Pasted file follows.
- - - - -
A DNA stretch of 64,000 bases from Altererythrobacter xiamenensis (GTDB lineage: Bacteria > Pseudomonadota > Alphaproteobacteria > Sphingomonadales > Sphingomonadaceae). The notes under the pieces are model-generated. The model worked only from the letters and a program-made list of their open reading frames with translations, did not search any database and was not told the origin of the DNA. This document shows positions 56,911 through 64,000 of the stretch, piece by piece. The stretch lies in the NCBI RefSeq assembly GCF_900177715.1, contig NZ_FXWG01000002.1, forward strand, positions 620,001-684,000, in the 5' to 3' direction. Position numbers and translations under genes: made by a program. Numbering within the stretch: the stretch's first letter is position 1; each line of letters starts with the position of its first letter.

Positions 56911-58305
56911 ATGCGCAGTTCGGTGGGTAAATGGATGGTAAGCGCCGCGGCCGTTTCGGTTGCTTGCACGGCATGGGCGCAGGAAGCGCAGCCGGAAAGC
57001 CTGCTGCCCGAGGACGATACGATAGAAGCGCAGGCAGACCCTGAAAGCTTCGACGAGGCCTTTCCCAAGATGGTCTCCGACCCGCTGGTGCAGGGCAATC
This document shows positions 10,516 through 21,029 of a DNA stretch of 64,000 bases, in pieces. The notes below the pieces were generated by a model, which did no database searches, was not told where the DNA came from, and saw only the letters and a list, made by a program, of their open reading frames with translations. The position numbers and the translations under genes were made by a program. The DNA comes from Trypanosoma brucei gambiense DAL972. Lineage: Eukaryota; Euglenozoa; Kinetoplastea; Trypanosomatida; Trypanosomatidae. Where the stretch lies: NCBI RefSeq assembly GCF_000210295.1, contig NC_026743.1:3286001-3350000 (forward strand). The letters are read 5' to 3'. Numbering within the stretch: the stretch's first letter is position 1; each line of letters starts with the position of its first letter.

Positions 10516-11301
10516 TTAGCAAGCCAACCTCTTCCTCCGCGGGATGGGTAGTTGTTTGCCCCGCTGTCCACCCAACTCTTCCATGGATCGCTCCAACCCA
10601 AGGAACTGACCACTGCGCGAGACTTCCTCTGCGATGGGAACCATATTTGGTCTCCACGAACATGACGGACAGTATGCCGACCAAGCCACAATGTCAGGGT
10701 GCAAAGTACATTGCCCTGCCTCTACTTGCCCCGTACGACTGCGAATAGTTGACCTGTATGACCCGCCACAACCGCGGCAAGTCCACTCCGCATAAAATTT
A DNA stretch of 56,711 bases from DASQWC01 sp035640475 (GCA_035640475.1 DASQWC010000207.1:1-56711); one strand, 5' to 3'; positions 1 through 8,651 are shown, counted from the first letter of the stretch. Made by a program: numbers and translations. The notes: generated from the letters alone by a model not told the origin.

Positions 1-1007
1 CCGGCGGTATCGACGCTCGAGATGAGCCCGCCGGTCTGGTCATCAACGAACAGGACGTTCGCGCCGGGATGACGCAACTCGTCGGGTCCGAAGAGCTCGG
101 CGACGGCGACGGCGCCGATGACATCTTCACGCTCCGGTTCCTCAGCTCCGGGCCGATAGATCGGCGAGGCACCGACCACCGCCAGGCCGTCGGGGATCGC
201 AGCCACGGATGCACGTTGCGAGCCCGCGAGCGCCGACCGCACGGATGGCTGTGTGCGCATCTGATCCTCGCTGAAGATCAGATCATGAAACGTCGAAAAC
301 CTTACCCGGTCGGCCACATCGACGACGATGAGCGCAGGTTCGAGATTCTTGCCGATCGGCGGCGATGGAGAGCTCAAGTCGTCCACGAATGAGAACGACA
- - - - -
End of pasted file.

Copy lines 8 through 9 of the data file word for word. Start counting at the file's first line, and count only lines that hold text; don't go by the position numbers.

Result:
10601 AGGAACTGACCACTGCGCGAGACTTCCTCTGCGATGGGAACCATATTTGGTCTCCACGAACATGACGGACAGTATGCCGACCAAGCCACAATGTCAGGGT
10701 GCAAAGTACATTGCCCTGCCTCTACTTGCCCCGTACGACTGCGAATAGTTGACCTGTATGACCCGCCACAACCGCGGCAAGTCCACTCCGCATAAAATTT